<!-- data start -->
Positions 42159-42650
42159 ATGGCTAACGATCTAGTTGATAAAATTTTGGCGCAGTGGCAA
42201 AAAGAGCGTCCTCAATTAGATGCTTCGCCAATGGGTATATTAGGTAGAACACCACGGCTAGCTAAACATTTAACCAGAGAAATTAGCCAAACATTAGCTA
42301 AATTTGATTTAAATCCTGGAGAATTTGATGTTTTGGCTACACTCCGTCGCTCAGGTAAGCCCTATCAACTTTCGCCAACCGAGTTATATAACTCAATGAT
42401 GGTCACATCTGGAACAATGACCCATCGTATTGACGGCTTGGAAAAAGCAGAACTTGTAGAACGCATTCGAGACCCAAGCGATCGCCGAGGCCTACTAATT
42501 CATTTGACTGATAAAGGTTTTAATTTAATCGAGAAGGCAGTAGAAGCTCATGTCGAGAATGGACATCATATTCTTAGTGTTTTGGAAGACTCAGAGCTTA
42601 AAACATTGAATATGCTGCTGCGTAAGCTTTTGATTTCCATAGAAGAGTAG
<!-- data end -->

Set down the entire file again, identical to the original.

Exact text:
Positions 42159-42650
42159 ATGGCTAACGATCTAGTTGATAAAATTTTGGCGCAGTGGCAA
42201 AAAGAGCGTCCTCAATTAGATGCTTCGCCAATGGGTATATTAGGTAGAACACCACGGCTAGCTAAACATTTAACCAGAGAAATTAGCCAAACATTAGCTA
42301 AATTTGATTTAAATCCTGGAGAATTTGATGTTTTGGCTACACTCCGTCGCTCAGGTAAGCCCTATCAACTTTCGCCAACCGAGTTATATAACTCAATGAT
42401 GGTCACATCTGGAACAATGACCCATCGTATTGACGGCTTGGAAAAAGCAGAACTTGTAGAACGCATTCGAGACCCAAGCGATCGCCGAGGCCTACTAATT
42501 CATTTGACTGATAAAGGTTTTAATTTAATCGAGAAGGCAGTAGAAGCTCATGTCGAGAATGGACATCATATTCTTAGTGTTTTGGAAGACTCAGAGCTTA
42601 AAACATTGAATATGCTGCTGCGTAAGCTTTTGATTTCCATAGAAGAGTAG